It was such a gift to all five of us to be shown around and made aware of the needs of others. I could tell how touched their young hearts were by how quiet the ride home was. I know that each of them was processing what they saw in their own way.
Works of Mercy
Our Catholic faith teaches us that we should perform Corporal Works of Mercy, which is a fancy way of saying we need to take care of the bodily needs of others. According to Paragraph 2447 in the Catechism of the Catholic Church (CCC), we are to work at:
feeding the hungry, sheltering the homeless, clothing the naked, visiting the sick and imprisoned (…) burying the dead (and) giving alms to the poor.
Obviously, some of these things are easier to do than others, right? It’s plenty easy to throw some money in the bell-ringers’ buckets at Christmas time or send in the excess from your pantry when your kid’s school is having a food drive. We take part in burying the dead not by literally digging a grave, but by planning for or attending a funeral. Have you ever visited someone in a nursing home? Maybe you’ve come to sit with a new mom who can’t leave the house? Then you’ve visited the sick and imprisoned. But what about sheltering the homeless or clothing the naked? Those seem a bit tougher, don’t they?
When I was little, my dad was out of work for a while. We couldn’t afford to keep our house running anymore. So my parents shut the place down and my mom, my sister and I moved in with my grandparents while my dad went in search of a job. Guess which work of mercy my grandmother and grandad showed to us? We may not have been homeless, but we certainly needed the shelter they so graciously provided.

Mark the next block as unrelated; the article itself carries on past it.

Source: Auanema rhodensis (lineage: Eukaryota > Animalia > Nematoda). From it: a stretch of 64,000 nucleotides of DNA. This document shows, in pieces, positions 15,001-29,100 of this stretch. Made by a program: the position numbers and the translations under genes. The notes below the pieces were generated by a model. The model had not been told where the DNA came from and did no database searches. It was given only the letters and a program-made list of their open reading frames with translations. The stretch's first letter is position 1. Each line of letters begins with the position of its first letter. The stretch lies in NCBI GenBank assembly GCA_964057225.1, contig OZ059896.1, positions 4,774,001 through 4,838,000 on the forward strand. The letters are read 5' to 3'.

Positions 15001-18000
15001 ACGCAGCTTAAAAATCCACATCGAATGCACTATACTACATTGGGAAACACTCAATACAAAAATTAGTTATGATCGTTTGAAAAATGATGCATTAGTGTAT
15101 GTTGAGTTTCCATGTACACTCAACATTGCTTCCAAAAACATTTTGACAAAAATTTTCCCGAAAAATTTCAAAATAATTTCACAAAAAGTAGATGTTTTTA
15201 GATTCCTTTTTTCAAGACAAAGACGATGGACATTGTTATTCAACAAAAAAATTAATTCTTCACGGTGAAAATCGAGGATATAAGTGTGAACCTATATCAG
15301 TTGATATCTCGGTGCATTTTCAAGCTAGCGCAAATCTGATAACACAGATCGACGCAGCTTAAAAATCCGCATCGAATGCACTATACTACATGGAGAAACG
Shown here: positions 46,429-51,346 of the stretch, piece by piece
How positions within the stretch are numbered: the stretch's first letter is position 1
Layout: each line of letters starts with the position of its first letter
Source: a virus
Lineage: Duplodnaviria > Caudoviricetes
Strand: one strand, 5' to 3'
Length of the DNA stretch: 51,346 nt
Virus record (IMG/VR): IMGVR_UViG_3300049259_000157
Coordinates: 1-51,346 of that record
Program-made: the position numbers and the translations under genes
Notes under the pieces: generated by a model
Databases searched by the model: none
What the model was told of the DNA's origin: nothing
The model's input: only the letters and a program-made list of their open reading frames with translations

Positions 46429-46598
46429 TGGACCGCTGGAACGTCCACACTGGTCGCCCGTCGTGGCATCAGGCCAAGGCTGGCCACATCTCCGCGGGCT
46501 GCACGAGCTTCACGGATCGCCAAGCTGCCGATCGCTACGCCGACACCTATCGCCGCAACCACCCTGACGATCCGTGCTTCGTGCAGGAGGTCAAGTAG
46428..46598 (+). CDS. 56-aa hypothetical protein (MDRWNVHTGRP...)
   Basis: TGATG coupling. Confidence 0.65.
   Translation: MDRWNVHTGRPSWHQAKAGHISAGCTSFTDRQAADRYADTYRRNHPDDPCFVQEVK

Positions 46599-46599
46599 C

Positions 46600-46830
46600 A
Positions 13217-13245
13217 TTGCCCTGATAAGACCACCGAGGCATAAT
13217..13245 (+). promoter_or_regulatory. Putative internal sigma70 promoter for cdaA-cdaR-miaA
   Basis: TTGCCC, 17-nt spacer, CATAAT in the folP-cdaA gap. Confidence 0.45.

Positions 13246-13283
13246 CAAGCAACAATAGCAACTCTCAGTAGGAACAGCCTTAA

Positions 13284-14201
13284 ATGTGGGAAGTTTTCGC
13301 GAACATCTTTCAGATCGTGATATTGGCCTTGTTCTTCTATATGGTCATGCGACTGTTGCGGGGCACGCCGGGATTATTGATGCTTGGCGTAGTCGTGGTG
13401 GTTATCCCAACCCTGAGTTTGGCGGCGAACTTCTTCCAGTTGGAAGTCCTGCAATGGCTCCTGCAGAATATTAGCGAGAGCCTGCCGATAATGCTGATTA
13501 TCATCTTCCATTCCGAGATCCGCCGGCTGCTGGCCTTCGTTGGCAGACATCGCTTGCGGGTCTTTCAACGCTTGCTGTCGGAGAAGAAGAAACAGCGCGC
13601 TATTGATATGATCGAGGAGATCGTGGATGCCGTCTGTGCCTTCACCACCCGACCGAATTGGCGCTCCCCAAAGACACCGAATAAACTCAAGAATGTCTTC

By taking my kids shopping and then donating their finds to the Food Bank, we were able to fulfill a Corporal Work of Mercy. They don’t necessarily look at it that way, but I’m hopeful that a little bit of the grace they received from doing so will stay with them as they grow. That maybe someday they’ll do this on their own instead of needing to be prompted by their old mom.
Doing things for the Lord and for our fellow man doesn’t always mean doing something big and scary. It may not even seem like a really big deal to you. But don’t forget that what you see as small or insignificant can mean the world to someone walking a different path. Remember, God sees Works of Mercy even in multi-packs of undies.